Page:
Web Security - Automated Bots protection | ProVision
Web Security - Automated Bots protection | ProVision
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What is Automated Bots Protection?

What is Automated Bots Protection?

Automated Bots Protection (Advanced Bots Protection) offers comprehensive protection of web applications, mobile apps and APIs from automated threats like bots by providing precise bot management across all channels, combining behavioral modeling for granular intent analysis, collective bot intelligence and fingerprinting of browsers, devices and machines.


Organizations rely on robotic process automation, essentially the use of bots, to be more efficient and boost productivity. Good bots, like those used to crawl websites for web indexing, content aggregation and market intelligence, free human resources to focus on other responsibilities. Of concern are the bad bots deployed by bad actors to disrupt network services, steal data, perform fraudulent activities and even spread fake news.


Bots have evolved significantly since their origins as simple scripting tools that used command-line interfaces. Bot developers now use JavaScript and HTML5 web technologies to enable bots to leverage full-fledged browsers. The bots are programmed to mimic human behavior when interacting with a website or app to move the mouse, tap and swipe on mobile devices and generally try to simulate real visitors in order to evade security systems.

Classification of existing bots

At the moment we can divide bots into four types:

First Generation - Script Bots

  • Typically use just one or two IP addresses to execute thousands of webpage visits to scrape content or spam forms.
  • Easy to detect and blacklist thanks to repetitive attack patterns and a small number of originating IP addresses

Second Generation – Headless Browsers

  • Leverage headless browsers — which are website development and testing tools — to tap their abilities to run JavaScript and maintain cookies

Third Generation – Single Interaction

  • Mimic human behavior such as moving the mouse, scrolling and clicking links to navigate websites
  • Exhibit sophisticated behaviors that may overcome certain challenges but cannot fool interaction-based detection, such as CAPTCHA or invisible challenges

Fourth Generation – Distributed, Mutating Bots

  • Rotate through large numbers of user agents and device IDs — generating just a few hits from each to avoid detection
  • Make random mouse movements (not just in a straight line like third-generation bots) and exhibit other humanlike browsing characteristics
  • Record real user interactions, such as taps and swipes on hijacked or malware-laden mobile apps, to be able to replicate the movements and blend in with human traffic and circumvent security measures

How can this technology help you?

Modern Bot Protection solutions face a dual challenge: to identify attacker bots which are increasingly sophisticated at emulating human users and to distinguish malicious bots from legitimate bots, which can be very important for an organization’s day to day operations.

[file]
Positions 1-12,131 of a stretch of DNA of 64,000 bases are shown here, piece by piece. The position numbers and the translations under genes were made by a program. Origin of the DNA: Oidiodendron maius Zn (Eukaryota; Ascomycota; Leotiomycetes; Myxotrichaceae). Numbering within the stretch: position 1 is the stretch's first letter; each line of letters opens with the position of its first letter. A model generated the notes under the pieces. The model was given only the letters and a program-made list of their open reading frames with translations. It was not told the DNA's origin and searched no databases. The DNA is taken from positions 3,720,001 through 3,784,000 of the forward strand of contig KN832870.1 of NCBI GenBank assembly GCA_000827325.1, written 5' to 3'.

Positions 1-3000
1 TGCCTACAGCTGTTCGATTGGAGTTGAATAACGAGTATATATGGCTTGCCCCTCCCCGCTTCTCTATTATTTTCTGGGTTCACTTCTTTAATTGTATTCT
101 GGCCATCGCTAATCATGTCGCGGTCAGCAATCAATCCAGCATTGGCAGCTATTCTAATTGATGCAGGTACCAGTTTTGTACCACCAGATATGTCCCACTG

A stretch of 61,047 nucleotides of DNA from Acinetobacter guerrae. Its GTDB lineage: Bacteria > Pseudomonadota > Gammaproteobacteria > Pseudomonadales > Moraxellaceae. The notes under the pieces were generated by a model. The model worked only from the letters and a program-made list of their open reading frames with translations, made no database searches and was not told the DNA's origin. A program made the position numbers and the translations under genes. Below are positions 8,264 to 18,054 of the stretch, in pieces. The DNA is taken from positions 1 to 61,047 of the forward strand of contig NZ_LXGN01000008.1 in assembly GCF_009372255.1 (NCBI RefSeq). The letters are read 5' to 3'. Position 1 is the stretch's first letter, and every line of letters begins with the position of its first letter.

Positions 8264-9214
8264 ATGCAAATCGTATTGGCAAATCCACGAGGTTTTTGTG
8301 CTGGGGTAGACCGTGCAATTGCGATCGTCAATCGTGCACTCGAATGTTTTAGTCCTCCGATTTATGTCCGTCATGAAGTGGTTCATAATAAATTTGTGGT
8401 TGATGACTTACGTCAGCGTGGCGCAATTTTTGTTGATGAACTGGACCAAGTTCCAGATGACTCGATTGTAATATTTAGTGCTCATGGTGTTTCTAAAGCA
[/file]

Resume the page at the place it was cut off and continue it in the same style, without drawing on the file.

Currently, three main approaches are used to detect and manage bots:

Static approach

uses static analysis tools to identify header information and web requests known to correlate with bad bots. This technique is passive and can only detect known and active bots.

Challenge-based approach

uses active challenges or tests that are difficult or impossible for bots to perform to identify bots. Commonly used challenges include CAPTCHA verification, the ability to run JavaScript, of the acceptance of cookies.

Behavioural approach

evaluates the activity of potential users and matches that activity against known patterns to verify user identity. This technique uses several profiles to classify activity and distinguish between human users, good bots, and bad bots.


The advantage of having a solution that is able to detect even the most sophisticated type of bots is that it allows an organization to protect their infrastructure against the most common type of automated bot attacks:

Account Takeover

Account takeover (ATO) is an attack in which criminals take unauthorized ownership of online accounts using stolen usernames and passwords


In carding attacks, criminals use bots to test lists of recently stolen credit or debit card information on merchant sites

Skewed Analytics

Skewed analytics are the result of activity and interaction data of your web traffic that are erroneous due to a high volume of non-human traffic.

Web Scraping

Web scraping is a process where bots crawl websites to continuously capture pricing data and product descriptions at scale.

Denial of Inventory

In denial of inventory attacks, bad actors use malicious hoarder bots to an item thousands of times to a shopping cart over the course of a few days until the item’s inventory is depleted

Request more information about Automated Bots Protection solutions

    Bot Evolution

    Bot Evolution

    Common type of automated bot attacks:

    Common type of automated bot attacks

    Contact us

    to find out what Automated Bots Protection solution is right for your needs.